They Saved Texas's Land, Piece by Piece. He Saved Their Stories.
As you may know, Dallas attorney Edward "Ned" Fritz died Friday at the age of 92. Said Laura Huffman, state director of The Nature Conservancy of Texas, Fritz is often referred to as "the father of Texas conservation," because, among other things, he was the co-founder of the state chapter of Nature Conservancy and the man behind the Texas Land Conservancy. That's Ned Fritz at right.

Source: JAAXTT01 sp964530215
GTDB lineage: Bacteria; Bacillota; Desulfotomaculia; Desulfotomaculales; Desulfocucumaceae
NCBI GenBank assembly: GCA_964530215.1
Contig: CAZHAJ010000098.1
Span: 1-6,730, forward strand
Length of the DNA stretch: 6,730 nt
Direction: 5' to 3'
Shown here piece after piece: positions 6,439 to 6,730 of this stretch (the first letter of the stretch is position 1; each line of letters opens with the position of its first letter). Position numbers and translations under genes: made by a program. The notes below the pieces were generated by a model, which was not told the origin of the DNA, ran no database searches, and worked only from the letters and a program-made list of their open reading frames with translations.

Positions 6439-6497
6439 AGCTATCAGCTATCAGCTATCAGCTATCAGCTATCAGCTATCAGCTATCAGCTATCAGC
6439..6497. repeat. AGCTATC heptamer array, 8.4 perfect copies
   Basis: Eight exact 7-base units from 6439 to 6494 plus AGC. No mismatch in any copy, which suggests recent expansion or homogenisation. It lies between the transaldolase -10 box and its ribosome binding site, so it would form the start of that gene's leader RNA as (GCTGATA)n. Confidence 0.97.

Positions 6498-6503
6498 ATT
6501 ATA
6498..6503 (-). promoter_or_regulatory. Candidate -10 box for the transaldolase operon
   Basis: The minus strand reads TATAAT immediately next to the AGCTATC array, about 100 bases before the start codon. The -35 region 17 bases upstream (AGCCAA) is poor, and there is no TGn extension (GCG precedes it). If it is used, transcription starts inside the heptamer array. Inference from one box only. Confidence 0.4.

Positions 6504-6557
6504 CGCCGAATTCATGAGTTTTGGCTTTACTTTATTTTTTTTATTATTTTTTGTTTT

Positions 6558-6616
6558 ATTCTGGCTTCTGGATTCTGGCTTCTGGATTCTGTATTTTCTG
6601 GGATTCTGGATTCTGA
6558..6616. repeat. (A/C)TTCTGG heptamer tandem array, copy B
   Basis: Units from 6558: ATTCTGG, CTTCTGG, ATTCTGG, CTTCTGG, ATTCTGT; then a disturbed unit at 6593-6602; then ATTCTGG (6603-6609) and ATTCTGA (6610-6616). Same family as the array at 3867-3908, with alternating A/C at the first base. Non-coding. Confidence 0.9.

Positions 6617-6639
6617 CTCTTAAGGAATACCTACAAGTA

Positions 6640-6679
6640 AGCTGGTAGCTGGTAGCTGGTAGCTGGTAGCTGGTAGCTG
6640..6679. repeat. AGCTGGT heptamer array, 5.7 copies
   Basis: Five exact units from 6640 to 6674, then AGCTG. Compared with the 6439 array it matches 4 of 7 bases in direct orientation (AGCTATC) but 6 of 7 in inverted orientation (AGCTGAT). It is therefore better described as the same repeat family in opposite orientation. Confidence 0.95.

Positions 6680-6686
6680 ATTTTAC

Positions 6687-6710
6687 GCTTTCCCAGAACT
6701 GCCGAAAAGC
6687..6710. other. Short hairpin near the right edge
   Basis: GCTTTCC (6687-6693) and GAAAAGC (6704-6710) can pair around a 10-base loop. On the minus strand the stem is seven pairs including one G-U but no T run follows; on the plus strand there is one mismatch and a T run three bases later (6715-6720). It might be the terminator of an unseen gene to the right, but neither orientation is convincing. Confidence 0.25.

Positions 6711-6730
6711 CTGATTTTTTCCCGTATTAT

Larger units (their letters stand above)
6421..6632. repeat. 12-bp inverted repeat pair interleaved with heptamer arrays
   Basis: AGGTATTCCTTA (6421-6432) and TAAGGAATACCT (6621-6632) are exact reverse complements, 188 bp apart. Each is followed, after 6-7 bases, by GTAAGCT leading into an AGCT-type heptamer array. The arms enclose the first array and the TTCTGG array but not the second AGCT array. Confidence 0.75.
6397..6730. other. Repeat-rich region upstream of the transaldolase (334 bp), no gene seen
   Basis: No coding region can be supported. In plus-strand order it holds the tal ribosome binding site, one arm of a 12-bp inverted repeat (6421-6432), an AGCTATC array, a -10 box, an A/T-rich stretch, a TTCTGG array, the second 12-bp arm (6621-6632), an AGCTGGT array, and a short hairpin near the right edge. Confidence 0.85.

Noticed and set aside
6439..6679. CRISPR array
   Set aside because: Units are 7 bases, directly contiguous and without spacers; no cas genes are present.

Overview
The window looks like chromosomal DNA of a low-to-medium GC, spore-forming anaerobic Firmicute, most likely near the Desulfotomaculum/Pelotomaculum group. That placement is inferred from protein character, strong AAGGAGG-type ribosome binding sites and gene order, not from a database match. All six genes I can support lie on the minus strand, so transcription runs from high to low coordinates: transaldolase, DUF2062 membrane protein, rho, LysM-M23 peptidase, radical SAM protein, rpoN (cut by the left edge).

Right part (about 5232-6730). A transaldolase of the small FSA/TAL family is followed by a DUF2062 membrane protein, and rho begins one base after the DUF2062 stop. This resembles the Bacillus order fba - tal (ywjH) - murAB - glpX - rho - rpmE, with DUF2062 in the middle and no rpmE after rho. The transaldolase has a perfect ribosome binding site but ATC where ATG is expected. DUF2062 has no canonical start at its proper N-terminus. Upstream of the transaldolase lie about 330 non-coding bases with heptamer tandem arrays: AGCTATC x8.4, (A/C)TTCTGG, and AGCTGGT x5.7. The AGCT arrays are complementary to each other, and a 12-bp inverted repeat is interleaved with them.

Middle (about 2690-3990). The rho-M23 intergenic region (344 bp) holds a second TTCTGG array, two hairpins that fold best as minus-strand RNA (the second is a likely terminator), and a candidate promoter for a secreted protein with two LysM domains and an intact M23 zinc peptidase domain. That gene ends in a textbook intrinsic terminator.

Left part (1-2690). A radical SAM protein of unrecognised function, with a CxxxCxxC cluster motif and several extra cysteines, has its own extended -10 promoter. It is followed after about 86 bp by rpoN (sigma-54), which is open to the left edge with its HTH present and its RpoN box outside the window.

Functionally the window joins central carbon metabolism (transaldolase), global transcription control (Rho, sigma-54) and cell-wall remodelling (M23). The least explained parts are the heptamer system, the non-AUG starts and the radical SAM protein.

Fritz's grandson has collected a remarkable history in a few photographs, but his was a lengthy résumé and full life to which no short obituary can do justice. Hence, a link this morning, courtesy a tip from from the Austin American-Statesman, to David Todd's oral-history site, where the Austin-based Todd has interviewed some 200 conservationists (activists, politicians, even journalists) from across the great state. Fritz, of course, is among them -- more than once, in videos dating from 1997 and 2000. Indeed, as the Statesman noted, "Todd actually began the oral history project after Ned Fritz nearly died from a brain aneurysm in the mid-1990s." --Robert Wilonsky